George Schaub

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George Schaub Posted: Mar 15, 2005 0 comments

The pixels that make up a digital image each have an "address",
a code that defines color, brightness and shades. When we make images with a
digital camera or from film with a scanner we are creating a matrix of pixels
that altogether create the illusion of a continuous tone image. These codes
are not dyes or even densities, but specific information as to how the computer
will interpret the colors and tonal values on the screen. It is only when we
make a print that we leave the "digital" world and enter the world
of dyes and pigments. Because each pixel has a code, basically a bunch of information
that is composed of bits and bytes, we can alter that code to change the "address",
or color and tonal look of every pixel. In this lesson we'll use the Replace
Color dialog box, found in most versions of Photoshop, or under other names
in other programs, to illustrate the point and give you an easy, fun way to
play with your pictures.

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George Schaub Posted: Oct 18, 2004 0 comments

Elinchrom has introduced the Style 400 BX portable compact flash units. Two new
inexpensive kits, street priced at $995 and $1098, incorporate the latest innovations
in Multivoltage technology with all the accessories necessary to plug-in anywhere.



Featured in both kits, the EL 400 BXECON and EL 400 BX KIT, is the new Style BX
400 Multivoltage with automatic voltage detection from 90 V--260 V, a rapid
recycle time of 1 sec. in a lightweight monobloc weighing only 4.3 lbs.. Additionally,
both kits offer the new digitally stabilized 400BX monoblocs along with all the
lighting equipment and accessories necessary for capturing the most demanding
images while at the same time giving the photographer the ability to travel quick
and light. The EL 400BXKIT adds two Manfrotto light stands and a convenient Stand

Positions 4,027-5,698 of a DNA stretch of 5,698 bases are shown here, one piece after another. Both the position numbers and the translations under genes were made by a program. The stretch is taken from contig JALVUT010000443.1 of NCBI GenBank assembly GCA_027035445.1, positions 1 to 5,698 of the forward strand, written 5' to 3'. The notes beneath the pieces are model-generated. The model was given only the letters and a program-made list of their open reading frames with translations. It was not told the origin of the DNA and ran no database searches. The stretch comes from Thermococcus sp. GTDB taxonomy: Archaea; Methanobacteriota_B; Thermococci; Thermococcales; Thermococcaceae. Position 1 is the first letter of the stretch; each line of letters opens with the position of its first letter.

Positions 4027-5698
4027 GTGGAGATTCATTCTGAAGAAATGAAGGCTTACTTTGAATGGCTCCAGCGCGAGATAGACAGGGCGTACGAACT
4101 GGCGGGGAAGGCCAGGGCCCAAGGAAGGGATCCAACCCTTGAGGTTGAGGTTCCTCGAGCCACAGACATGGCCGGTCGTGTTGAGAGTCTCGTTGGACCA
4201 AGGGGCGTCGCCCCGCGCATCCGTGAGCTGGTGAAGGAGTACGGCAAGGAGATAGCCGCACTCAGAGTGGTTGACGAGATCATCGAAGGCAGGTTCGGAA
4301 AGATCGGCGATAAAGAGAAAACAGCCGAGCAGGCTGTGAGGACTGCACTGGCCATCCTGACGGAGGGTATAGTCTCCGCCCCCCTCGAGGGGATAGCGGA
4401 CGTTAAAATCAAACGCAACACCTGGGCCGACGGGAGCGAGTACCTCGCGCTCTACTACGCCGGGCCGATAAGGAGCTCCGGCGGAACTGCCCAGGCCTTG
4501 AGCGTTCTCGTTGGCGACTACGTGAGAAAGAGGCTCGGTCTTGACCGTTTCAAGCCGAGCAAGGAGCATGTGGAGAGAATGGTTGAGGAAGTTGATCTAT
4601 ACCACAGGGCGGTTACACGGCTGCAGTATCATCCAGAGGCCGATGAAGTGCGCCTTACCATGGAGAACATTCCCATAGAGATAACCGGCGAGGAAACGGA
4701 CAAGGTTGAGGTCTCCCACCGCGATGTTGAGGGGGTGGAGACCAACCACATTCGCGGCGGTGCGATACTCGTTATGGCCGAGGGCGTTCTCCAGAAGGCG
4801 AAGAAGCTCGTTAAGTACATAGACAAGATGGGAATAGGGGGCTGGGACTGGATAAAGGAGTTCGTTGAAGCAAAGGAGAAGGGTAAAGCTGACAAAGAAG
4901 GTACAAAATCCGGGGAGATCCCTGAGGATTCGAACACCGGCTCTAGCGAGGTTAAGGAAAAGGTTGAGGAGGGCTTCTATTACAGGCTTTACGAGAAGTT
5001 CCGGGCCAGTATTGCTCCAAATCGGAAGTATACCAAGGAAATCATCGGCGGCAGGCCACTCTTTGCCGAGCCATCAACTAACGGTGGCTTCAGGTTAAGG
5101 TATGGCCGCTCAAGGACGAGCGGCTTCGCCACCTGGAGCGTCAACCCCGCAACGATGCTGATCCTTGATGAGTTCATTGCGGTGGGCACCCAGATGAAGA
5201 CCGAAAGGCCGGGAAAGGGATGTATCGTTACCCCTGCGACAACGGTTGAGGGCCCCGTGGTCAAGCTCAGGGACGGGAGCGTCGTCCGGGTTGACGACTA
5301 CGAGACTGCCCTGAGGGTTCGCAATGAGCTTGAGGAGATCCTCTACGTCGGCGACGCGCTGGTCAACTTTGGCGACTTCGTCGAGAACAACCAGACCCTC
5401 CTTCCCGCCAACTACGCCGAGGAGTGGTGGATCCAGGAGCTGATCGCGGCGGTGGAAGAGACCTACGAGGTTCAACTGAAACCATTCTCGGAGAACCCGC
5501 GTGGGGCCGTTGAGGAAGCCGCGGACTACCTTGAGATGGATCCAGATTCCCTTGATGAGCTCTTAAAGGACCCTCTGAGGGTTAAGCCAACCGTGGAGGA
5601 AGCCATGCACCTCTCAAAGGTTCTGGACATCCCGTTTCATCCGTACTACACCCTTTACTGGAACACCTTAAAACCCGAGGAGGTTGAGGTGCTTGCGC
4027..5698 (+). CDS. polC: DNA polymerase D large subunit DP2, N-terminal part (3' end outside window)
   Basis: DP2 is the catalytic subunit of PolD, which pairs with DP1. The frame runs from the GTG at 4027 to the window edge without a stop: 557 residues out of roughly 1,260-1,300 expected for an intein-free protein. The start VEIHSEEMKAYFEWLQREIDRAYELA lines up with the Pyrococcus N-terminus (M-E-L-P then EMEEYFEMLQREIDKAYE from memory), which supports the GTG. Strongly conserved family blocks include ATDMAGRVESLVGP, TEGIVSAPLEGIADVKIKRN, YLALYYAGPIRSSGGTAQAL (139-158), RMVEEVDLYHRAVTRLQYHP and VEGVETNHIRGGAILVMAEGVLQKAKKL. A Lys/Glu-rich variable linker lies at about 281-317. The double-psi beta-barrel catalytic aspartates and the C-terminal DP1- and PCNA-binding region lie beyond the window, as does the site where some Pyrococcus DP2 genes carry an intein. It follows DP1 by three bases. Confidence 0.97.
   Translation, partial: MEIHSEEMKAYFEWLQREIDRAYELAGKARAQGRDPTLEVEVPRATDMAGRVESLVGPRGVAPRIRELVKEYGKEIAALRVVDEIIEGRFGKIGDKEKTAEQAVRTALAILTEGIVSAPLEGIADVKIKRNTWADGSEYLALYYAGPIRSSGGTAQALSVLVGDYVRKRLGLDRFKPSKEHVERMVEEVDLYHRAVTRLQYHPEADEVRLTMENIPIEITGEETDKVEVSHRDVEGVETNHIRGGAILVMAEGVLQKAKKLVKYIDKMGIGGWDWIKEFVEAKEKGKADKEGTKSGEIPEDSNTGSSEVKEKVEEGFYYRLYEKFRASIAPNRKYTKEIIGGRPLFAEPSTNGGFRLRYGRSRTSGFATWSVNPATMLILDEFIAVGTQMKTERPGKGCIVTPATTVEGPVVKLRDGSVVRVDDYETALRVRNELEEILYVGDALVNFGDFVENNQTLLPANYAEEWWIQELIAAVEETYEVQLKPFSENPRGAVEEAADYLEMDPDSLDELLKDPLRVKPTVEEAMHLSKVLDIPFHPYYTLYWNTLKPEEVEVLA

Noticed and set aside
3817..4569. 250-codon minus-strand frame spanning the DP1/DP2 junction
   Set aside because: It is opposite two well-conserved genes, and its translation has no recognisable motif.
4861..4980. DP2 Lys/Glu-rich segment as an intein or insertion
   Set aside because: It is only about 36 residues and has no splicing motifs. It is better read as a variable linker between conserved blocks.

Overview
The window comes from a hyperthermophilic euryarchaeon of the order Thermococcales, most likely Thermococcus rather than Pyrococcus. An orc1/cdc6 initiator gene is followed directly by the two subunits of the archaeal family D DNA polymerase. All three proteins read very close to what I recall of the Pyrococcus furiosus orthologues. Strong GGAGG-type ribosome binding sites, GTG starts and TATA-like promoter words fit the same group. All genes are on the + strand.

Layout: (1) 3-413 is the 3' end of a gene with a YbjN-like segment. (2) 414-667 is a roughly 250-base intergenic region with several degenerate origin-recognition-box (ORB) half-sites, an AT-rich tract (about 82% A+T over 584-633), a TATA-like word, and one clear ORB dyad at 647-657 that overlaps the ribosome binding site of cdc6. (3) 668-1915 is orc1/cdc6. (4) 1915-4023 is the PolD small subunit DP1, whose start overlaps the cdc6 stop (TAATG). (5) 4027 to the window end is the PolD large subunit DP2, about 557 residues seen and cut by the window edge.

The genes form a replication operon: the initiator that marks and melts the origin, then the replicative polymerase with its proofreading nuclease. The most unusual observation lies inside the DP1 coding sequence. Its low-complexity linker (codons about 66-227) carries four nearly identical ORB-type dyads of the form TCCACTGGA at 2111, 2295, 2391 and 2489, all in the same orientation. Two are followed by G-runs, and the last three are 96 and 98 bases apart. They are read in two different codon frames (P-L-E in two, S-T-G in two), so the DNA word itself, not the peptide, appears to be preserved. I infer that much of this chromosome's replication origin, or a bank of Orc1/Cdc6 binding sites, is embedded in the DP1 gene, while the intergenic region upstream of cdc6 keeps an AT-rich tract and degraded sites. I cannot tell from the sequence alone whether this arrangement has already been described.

Bag.



The new Style 400 BX Multivoltage compact flash unit features power ranges of
25 - 400 Ws and has the ability to work with 5 f-stops, ranging from 1/16 to 1/1.
The 400 BX is lightweight, weighing only 4.3 pounds (1.95 kg) and is compact for
in or out of studio use, with dimensions of 21 x 14cm (length x diameter). The
new head kit includes a plug-in omega flashtube precisely positioned 20 mm from
the internal reflector. The positioning helps avoid uneven illumination that often
results from non-concentric or U-shaped flashtubes.



Web: www.bogenimaging.us


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George Schaub Posted: Apr 25, 2006 0 comments


Open an image in Photoshop, then evoke the dialog box at Filters>Alien...

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George Schaub Posted: Dec 26, 2006 0 comments


All Photos © 2006, George Schaub, All Rights Reserved

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George Schaub Posted: Oct 27, 2004 0 comments

With the arrival of digital recording and software-based post-processing, techniques
for achieving perfect panning shots and 360° panoramic views are attracting
a lot of attention in the photographic world. The new Novoflex Panorama-VR system
is said to meet the demands of professional photographers for an easy-to-use